Universal prekindergarten is one of the recommendations from the Kirwan Commission. There is much research to support the need for early childhood education. After visiting many prekindergarten classes in recent weeks, I offer a less scientific reason to support universal prekindergarten.
When you walk into a prekindergarten classroom, you immediately feel the energy, and you just have to smile. Magic? Maybe. Most likely, it is an incredible teacher opening a world of possibilities for our youngest learners.
Prekindergarten students are little bundles of energy and curiosity. They need to move, to explore, to understand, and to grow in self-monitoring and independence. Routines and structure are critically important, and differentiation for instruction is essential.
The beauty of prekindergarten is that a skilled teacher turns every task into a learning opportunity. Time for snack? We can count. We can compare size, shape, or color. We can learn vocabulary to describe how it tastes or feels—that helps us learn about our senses too! We also learn how to eat in a social setting with courtesy and respect.
Indoor recess? No worries. We can do movement to a song that teaches our body parts and concepts such as low or high and fast or slow. Even routines can become teachable moments. I was recently in a classroom where students clapped the number of syllables in each other’s names and each student got to line up by saying how many syllables were in his or her name.
Building independence is also critically important in PreK classes. Classrooms are filled with learning centers designed to be completed independently. These centers are also differentiated to ensure each child is receiving the practice necessary. When you observe the class in action, it all seems to happen so easily. However, it took hours of review, explanation, and practice to make the routines so “routine!”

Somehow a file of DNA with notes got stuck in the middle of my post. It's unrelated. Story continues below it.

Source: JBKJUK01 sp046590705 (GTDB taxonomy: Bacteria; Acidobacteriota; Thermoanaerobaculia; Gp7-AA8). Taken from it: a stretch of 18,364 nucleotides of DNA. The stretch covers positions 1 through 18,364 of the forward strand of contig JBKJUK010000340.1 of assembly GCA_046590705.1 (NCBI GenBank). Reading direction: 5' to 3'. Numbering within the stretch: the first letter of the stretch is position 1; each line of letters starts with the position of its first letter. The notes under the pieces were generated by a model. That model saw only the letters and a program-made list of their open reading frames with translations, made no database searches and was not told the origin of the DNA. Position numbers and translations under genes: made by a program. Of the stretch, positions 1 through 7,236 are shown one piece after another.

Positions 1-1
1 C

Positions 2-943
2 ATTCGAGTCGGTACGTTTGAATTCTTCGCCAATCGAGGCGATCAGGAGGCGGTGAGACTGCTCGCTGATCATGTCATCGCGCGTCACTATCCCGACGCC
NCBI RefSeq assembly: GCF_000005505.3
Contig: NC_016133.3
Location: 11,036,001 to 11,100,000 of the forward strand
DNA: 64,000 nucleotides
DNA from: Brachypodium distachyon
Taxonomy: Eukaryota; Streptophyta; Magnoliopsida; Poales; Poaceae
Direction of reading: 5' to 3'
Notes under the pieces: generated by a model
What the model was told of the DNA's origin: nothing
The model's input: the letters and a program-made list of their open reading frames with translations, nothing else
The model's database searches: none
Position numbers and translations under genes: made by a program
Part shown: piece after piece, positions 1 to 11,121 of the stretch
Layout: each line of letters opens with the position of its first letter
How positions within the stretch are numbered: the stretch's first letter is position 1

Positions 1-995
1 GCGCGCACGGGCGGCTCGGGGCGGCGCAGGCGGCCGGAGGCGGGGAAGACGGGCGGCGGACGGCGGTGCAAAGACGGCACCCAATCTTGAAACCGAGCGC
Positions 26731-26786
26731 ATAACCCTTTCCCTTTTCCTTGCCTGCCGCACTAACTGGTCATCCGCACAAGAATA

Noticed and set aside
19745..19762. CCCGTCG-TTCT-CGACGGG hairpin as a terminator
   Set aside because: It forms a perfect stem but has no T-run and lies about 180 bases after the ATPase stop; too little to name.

Perhaps one of the best parts of a PreK classroom is the acceptance of differences. These young learners welcome friends and are eager to support each other. Even strangers to the classroom, like me, are told to come join us. “We like you” is a common refrain. Learning how to get along with everyone will make them successful throughout life!
Yes, there is nothing like the magical world of a prekindergarten classroom. Universal prekindergarten is a recommendation from the Kirwan Commission for Innovation and Excellence in Education. Let’s hope our legislators find a way to open this magical world for ALL students.
Do you know a child who benefited from PreK? I’d love to hear from you on Twitter @FCPSMDSuper. And if you enjoyed this post, please feel free to share it on Facebook or Twitter.